The EP voted yesterday with 448 votes in favour of initiating the so-called Article 7 process against Hungary, citing that the government has been breaching the bloc’s core values. The procedure is sometimes called the EU’s “nuclear option” as it provides for the most serious political sanction the bloc can impose on a member country — the suspension of the right to vote on EU decisions.

This extreme sanction is unlikely to materialise as the Visegrad countries still support Prime Minister Viktor Orban, and the Polish government explicitly said that they would veto any measures against Hungary in the Council. While Poland will have elections next year, as it stands, the governing Law and Justice Party has a good chance of winning again. Poland would therefore continue to support Hungary’s position in Council.

EPP breaks with traditional allies

The result of the vote comes as no surprise – ALDE, GUE/NGL, the Greens and the S&D, counting 360 MEPs in total, had already indicated that they would vote in favour of triggering article 7. However, the vote does signal a significant shift in the dynamics within the EPP group.  Counting abstentions (48), at least half of the EPP supported the EP’s report which concluded that Hungary is no longer a functioning liberal democracy and was in breach of core European values. The Sargentini report was only rejected by around 50 EPP MEPs.

Manfred Weber, who announced this week that he would run for EPP Spitzenkandida-cy, told the press the night before that he would vote in favour of condemning Orban. Weber has been an ally of Orban in the past – and the Hungarian Prime minister supported Weber for the Commission presidency. However Weber’s rupture with Orban’s Fidesz party may make the EPP Chair more centrist in his candidacy, as he loses his link with the more right-wing elements of the Parliament.  Even Austrian Chancellor Sebastian Kurz, traditional ally of Orban on issues such as migration, had openly decried Fidesz’s membership of the EPP.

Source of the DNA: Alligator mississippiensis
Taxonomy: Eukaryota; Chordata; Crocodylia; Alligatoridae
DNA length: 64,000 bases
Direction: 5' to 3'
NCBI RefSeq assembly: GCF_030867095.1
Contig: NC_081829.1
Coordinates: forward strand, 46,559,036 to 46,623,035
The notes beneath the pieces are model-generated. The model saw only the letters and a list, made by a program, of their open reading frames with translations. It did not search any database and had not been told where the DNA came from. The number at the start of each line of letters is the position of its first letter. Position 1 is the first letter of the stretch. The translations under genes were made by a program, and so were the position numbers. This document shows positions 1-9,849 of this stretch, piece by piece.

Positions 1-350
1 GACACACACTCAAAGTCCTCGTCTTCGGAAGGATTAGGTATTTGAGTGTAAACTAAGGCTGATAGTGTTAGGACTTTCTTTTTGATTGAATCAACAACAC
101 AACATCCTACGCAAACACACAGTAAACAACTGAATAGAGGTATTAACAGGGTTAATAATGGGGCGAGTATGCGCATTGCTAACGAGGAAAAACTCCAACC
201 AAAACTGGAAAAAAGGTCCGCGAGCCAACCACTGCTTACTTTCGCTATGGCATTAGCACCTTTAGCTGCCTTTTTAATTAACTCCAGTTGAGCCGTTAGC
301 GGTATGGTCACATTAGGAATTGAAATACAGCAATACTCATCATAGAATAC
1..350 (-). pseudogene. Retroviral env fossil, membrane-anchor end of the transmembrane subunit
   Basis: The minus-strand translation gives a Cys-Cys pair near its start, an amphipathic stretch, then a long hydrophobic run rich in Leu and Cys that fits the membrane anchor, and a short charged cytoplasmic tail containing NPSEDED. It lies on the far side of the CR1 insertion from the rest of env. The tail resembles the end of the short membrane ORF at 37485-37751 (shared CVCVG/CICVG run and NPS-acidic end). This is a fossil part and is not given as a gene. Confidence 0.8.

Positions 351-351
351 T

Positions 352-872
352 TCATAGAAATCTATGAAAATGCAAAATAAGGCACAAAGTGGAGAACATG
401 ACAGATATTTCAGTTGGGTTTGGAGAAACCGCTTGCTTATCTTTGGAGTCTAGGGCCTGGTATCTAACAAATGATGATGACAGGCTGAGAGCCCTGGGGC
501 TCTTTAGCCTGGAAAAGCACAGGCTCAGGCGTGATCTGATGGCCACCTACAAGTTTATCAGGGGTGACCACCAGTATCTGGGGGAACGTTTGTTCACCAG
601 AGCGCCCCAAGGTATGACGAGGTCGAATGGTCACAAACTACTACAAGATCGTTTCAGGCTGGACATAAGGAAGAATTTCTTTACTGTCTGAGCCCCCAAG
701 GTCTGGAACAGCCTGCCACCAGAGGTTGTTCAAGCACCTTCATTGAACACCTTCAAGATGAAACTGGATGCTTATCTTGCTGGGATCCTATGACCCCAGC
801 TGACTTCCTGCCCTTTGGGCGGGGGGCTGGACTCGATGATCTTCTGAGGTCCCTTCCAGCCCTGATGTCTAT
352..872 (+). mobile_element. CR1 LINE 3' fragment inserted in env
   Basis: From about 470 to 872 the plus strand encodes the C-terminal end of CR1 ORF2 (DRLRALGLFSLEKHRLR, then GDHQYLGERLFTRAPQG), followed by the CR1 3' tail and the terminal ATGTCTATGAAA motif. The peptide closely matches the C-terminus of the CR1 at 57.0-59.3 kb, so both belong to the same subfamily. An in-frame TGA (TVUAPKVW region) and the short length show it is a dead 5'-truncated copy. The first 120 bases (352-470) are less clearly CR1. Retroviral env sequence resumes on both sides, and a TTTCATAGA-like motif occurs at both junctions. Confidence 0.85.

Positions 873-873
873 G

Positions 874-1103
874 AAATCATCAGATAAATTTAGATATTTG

In response to the report, Orban argued in his speech at the EP that the EPP “has become weak and they dance as the liberals and socialists whistle” (Hungarian expression). Such a strong statement on the EPP from Orban has never happened before.

Election implications – more seats for ECR?

Orban has not expressed any desire to leave the EPP, currently the biggest group in the Parliament and a key ally to the Hungarian government. If he were to be forced out of the group however – which is increasingly probable given Weber’s shift in ally-ship – he would likely join the ECR. This could play into Matteo Salvini’s hands. In the run-up to the European elections the Italian right-wing Lega’s chief is reportedly trying to unite the anti-immigration Eurosceptic parties in a common bloc. He sees the Hungarian Prime Minister as a key ally – as demonstrated by a meeting two weeks ago between Salvini and Orban, where they reinforced their common platform on anti-immigration and less EU integration.

Fidesz currently counts 12 MEPs in the EPP group, and has strong links to two MEPs from the Democratic Alliance of Hungarians in Romania and one from the Hungarian Community Party in Slovakia. Both would likely mirror Fidesz’s alliances. This means the Hungarian party’s membership of the EPP currently secures 15 seats for the group. The elections in May are likely to see the number of Fidesz MEPs grow, as the opposition is in a very unfavourable situation – this year’s Hungarian election results would already translate into 14 Fidesz MEPs, but 15 seats would be more likely in light of current trends. The anti-immigration Slovenian Democratic (three MEPs) could also leave with Orban, as Fidesz has financed their campaign in the last elections. In total, the EPP is thus set to lose 21 MEPs with the departure of Fidesz.

As the EP gears up for its most unpredictable elections yet, the vote to initiate Article 7 proceedings has much broader implications  than the potential suspension of Hungary’s voting rights in Council. It signals a shift in the EPP’s alliances, and a huge potential boost for the ECR.